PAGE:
The labour market. It’s an issue that has been discussed to no end and we still haven’t reached a solution.

Where do we find staff for our tourism businesses?

Of course, we’ve been presented with numerous options from increasing wages to offering more benefits and from hiring retirees to searching the foreign labour pool for talent.

With all of these options, let’s not forget one of the most important resources that can safeguard the future of our businesses and the entire industry: our youth.

In order to ensure a prosperous and vibrant future for our industry, we must realize the enormous value in recruiting youth into our labour market. The new generation of future tourism champions are arriving with fresh ideas, endless energy and a level of enthusiasm that can both inspire greatness and leave smiles on the faces of even the most unenthusiastic of visitors.

And best of all, many young workers are eager to get involved in exciting and adventurous experiences and there is no choice more appealing than that of working in the tourism industry.

The problem lies in the fact that it’s too easy to focus on the immediate future. When you need a new employee, do you look for those with the most experience and qualifications? Or do you take the initiative to learn more about the applicants who show little experience, but may have great personal interest in the tourism industry?

It always makes sense to have employees who can do the job and do it well. That often comes with experience, which entry-level workers will be missing. However, by taking the time to work with an inexperienced (but enthusiastic!) employee, you give yourself the opportunity to work with an employee who can learn your business the way you run it.

Unlike an experienced professional of many years, a new employee can be quite flexible and adapt to the needs of your business. The “loss” in terms of time and money spent in training will be more than worth it as your new employee learns your business and becomes an integral part of your operations.

Given time, when you leave for your vacation a few years down the road, you’ll be completely comfortable in the fact that your business is in able hands and business will be handled the way you want, as opposed to leaving your business in the hands of someone with experience who is already set in their ways.

Many operators offer funding to their employees to help enhance their education and skills in tourism, although it is quite understandable that a great deal of small businesses may not have room in their budget to allocate funding to training.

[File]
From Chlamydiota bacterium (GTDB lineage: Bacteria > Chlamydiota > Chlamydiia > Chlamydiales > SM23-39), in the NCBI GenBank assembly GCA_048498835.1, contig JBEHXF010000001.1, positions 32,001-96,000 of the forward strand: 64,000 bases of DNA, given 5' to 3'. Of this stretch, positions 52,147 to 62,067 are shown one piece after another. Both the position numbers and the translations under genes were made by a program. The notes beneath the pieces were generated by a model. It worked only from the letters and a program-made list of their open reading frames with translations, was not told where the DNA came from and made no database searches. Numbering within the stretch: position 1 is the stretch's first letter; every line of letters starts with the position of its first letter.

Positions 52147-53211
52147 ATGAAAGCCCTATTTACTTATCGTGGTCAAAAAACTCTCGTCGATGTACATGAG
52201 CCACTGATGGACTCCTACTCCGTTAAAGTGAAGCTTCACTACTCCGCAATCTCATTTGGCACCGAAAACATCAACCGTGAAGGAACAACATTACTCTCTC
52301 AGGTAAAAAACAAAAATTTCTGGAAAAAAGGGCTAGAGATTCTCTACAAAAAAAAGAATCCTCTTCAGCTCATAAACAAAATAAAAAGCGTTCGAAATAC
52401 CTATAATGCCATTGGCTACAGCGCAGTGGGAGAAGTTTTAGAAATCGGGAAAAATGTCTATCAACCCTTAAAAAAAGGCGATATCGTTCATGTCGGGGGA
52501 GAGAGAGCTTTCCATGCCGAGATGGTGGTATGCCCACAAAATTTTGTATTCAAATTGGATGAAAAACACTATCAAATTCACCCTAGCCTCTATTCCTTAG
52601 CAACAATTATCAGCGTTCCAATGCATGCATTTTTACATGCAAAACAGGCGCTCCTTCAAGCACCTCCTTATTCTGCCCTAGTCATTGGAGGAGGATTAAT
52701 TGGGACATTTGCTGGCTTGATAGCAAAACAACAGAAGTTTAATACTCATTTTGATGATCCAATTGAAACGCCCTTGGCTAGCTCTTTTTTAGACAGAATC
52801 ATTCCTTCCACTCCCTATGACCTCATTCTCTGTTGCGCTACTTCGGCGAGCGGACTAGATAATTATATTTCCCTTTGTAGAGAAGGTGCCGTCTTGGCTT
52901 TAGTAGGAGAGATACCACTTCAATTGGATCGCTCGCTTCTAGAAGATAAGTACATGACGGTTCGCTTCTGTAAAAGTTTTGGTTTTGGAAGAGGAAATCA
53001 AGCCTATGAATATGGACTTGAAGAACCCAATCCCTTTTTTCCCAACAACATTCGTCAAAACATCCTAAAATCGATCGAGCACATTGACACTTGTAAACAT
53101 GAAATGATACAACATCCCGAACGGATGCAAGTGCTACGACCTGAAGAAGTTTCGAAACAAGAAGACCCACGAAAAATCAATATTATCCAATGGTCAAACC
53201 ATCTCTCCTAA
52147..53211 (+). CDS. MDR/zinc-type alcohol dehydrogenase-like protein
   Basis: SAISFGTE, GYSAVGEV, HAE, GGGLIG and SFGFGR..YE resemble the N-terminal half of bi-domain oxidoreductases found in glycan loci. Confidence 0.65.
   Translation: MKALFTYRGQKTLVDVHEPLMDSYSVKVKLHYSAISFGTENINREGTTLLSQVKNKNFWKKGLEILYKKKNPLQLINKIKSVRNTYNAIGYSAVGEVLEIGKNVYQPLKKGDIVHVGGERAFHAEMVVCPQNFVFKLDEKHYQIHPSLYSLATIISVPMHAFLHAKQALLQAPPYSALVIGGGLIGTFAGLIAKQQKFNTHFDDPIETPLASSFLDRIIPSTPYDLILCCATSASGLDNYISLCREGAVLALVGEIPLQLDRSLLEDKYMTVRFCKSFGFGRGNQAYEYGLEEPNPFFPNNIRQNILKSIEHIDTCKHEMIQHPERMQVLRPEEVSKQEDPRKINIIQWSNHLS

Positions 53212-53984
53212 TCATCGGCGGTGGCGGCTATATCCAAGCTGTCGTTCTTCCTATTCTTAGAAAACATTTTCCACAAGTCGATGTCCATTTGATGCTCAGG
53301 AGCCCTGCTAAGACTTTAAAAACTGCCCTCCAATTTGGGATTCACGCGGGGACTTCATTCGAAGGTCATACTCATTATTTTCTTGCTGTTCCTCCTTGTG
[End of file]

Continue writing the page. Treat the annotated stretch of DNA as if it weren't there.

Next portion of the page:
Keep in mind that there are a great deal of funds that will cover a large percentage of the costs of training for those interested (or currently) working in tourism. These include:

  • TIA Yukon’s Yukon Tourism Training Fund (YTTF). Visit www.yttf.ca for more information.
  • Yukon Historical & Museums Association’s Yukon Heritage Training Fund. Visit heritageyukon.ca for more information.
  • Service Canada’s Canada Summer Jobs program. Visit www.servicecanada.gc.a for more information.
  • The Department of Tourism and Culture’s Cultural Industry Training Fund, available at www.tc.gov.yk.ca.

Entry-level employees want to work for you, but be aware of the fact a little assistance from you, the potential employer, can go a long way toward fostering a solid working relationship.

The job market is quite volatile for newcomers to the industry. Employees may be in demand, but the fact remains that it is much harder to land a first job in the present than it has been in the past, since it is more difficult for entry-level workers to gain work experience. This makes it tough.

Also, newcomers to the tourism industry may not be aware of training programs or funding available to them. And their lack of employment and income further restricts their ability to receive training.

As an employer in a vibrant tourism industry, you should not only take the initiative to inform youth about the funding and programs available to them, but you should also take a chance and hire an enthusiastic entry-level worker. It could be a wonderful opportunity to strengthen the competitiveness of your business and the quality of customer service in not only the present, but in the future as well.

You owe to yourself and your customers.